alexgbelov alexgbelov - 2 months ago 22
Scala Question

Scala match in equals method

I'm new to Scala, but have a decent Java background. My question is about overriding the equals method in Scala. The following example is from the Scala cookbook:

class Person (name: String, age: Int) {
def canEqual(a: Any) = a.isInstanceOf[Person]
override def equals(that: Any): Boolean =
that match {
case that: Person => that.canEqual(this) && this.hashCode == that.hashCode
case _ => false
}
}


My question is why we need

that.canEqual(this)


My understanding is that that code will only be executed if 'that' is a person. So, why the extra call to isInstanceOf?

Answer

that.canEqual(this) is not redundant. It is necessary in case that is an instance of a subclass of Person that has defined it's own equality (and it's own canEqual method).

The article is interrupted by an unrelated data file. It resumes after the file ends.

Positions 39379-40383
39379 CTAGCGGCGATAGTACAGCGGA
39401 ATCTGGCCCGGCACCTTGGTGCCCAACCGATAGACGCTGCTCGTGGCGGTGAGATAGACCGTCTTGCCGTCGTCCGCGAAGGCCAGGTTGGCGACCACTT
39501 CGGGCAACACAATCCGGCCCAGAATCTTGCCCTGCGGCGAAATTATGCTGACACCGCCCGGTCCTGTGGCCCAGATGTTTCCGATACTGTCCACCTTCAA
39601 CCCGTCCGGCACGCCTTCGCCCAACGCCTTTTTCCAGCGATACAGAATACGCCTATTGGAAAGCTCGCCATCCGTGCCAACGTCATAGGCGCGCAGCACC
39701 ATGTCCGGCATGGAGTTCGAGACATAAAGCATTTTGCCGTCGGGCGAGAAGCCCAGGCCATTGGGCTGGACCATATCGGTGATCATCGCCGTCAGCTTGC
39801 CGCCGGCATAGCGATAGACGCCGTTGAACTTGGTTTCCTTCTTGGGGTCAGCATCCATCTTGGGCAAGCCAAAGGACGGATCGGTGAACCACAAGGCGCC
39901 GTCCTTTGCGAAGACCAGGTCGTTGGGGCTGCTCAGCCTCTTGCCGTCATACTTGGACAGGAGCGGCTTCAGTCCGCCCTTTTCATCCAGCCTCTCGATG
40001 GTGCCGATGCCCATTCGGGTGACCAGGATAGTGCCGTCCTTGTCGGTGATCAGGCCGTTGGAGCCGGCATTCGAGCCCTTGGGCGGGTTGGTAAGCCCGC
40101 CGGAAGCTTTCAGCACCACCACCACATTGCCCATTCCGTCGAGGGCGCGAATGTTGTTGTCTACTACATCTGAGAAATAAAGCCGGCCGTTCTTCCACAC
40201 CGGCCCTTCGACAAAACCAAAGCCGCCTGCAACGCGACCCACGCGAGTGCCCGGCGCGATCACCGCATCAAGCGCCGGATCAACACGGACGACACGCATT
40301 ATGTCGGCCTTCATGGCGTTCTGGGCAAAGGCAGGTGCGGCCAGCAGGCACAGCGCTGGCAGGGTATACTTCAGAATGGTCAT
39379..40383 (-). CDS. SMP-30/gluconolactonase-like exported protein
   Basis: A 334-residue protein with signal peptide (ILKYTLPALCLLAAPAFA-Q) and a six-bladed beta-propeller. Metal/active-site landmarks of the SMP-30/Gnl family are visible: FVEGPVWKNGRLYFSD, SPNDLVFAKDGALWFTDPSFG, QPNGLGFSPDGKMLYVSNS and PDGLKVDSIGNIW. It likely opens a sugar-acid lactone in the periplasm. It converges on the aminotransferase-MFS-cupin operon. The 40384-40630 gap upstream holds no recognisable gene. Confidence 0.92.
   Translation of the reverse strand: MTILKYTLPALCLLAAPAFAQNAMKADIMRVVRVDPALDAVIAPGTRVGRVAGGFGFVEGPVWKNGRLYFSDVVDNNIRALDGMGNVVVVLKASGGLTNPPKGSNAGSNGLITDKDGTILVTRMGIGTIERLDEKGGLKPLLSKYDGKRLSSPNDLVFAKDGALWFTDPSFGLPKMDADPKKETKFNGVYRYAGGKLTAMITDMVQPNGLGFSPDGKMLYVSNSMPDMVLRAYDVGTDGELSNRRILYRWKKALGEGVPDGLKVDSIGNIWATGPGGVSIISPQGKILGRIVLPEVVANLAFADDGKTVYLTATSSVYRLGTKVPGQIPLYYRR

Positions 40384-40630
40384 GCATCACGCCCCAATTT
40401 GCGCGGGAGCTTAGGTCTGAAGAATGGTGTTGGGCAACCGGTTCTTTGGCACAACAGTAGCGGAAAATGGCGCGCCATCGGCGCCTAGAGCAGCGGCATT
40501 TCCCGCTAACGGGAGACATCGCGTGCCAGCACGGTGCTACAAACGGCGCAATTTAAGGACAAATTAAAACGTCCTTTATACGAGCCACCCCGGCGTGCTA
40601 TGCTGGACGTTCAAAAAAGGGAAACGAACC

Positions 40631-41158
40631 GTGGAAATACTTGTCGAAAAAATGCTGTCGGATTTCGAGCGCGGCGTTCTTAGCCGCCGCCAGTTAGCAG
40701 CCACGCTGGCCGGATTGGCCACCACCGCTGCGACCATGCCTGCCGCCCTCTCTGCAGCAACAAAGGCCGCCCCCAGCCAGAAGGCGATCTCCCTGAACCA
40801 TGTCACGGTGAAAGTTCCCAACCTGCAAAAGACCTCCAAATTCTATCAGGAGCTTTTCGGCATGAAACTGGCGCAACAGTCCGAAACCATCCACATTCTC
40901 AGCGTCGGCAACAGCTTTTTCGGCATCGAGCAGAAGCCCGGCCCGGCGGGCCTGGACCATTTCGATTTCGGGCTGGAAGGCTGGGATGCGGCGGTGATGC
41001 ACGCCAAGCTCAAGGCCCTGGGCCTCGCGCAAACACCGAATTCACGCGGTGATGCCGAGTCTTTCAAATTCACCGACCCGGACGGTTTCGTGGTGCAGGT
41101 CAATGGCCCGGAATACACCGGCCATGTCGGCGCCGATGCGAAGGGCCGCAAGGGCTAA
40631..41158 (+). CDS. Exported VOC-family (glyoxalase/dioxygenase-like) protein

this.canEqual(that) on the other hand would be redundant.

The main purpose is to ensure that the equality relation is valid in both directions between an instance of Person and potentially a subclass of Person that may have it's own implementation of equals.

Suppose I have:

 class Person(...) {
    ... as defined, but without the `that.canEqual(this)` call
 }

 class Nobody extends Person {
   // contrived, but valid definition
   override def equals (that: Any) = false 
   ... and some definition of hashCode that happens to produce same value
 }

 ...
 // then
 new Person(...) == new Nobody // true
 new Nobody == new Person(...) // false

 // breaks equals by not being symmetric

More detailed explanation link provided by pedrofurla in the comments: http://www.artima.com/pins1ed/object-equality.html

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